How A Woman’s Rescue Dog Made Her Realize She Had Skin Cancer
Her dog only has one eye but its powerful nose may have saved her!
Anyone who has walked a dog even once knows how powerful the animal’s sense of smell is. It’s their primary way of exploring and learning about the world around them. It also means they sniff every single fire hydrant, tree, spot of dirt and pup they encounter.
For one dog owner in Buffalo, New York, that powerful nose turned out to be a serious blessing.
Lauren Gauthier’s treeing Walker coonhound’s keen sense of smell alerted the woman to skin cancer on her nose. After her adopted pup, Victoria, fixated on her nose more than once, she went to the doctor.
“She started smelling a specific area of my nose to the extent that she would actually touch her nose to mine where the cancer is and lean back and look at me and smell it again and look at me,” Gauthier recently told “Inside Edition.”
Gauthier adopted Victoria less than a year ago and the dog has no specific training to detect illnesses. In fact, Victoria only has one eye—but that apparently doesn’t hold her nose back! Gauthier’s dermatologist confirmed the pup was on to something: a basal cell carcinoma on her owner’s nose. According to “Inside Edition,” she’s since had surgery to successfully remove the cancer.
Victoria’s find should come as no surprise, as hounds are the superstar sniffers of the dog world.
Doctor’s Best Friend
There have been plenty of instances of dogs detecting and alerting their humans to cancers and other medical conditions.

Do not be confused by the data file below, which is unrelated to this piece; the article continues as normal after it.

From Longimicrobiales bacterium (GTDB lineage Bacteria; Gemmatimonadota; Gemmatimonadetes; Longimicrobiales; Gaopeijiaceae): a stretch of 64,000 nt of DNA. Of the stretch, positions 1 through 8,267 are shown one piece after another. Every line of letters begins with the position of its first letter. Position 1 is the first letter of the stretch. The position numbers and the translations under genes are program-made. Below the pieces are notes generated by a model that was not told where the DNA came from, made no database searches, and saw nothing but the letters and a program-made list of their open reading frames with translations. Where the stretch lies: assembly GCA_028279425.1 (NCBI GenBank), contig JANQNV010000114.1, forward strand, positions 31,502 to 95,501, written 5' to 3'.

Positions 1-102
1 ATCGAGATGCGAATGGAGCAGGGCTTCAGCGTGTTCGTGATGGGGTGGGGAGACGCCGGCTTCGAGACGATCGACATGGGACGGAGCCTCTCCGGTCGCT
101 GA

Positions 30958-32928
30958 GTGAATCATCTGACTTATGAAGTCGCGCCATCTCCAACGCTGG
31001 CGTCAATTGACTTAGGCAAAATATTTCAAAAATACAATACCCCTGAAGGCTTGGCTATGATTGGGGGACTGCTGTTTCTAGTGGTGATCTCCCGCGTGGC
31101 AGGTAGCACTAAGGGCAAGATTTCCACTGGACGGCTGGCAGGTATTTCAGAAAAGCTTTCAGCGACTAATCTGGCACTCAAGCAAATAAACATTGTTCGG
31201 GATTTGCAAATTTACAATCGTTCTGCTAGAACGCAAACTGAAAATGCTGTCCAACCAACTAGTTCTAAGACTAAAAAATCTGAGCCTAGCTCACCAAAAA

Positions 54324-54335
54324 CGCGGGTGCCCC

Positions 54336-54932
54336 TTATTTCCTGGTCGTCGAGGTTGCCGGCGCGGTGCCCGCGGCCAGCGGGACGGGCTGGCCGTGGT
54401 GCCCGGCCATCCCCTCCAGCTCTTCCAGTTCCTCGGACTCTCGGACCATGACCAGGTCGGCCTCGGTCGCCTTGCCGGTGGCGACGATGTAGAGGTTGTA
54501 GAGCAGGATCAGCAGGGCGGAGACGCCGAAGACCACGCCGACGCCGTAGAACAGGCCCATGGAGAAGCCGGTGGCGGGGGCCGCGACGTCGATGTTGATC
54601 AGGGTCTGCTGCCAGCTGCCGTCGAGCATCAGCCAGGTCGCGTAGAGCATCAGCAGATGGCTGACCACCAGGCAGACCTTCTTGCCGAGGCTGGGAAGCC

“The idea that dogs can sniff out and detect different types of cancers is a poorly understood but well-documented phenomenon,” Joshua Zeichner, director of cosmetic and clinical research in dermatology at Mount Sinai Hospital in New York City, shared with Allure. “There are several cases of dogs actually licking or paying attention to specific lesions on their owners’ skin.”
But how do they do it? It seems dogs are able to sniff out chemicals released by a range of different cancers, including bladder, lung and breast.
This theory is nothing new. Dogs in one 2006 study sniffed out breast and lung cancers, with about 90 percent accuracy, by smelling patients’ breath. Research is ongoing to confirm exactly what chemicals dogs can smell and how doctors can train them to specifically detect certain diseases.
In the meantime, it’s a good idea to follow your dog’s nose.
Has your pup ever sniffed out anything interesting?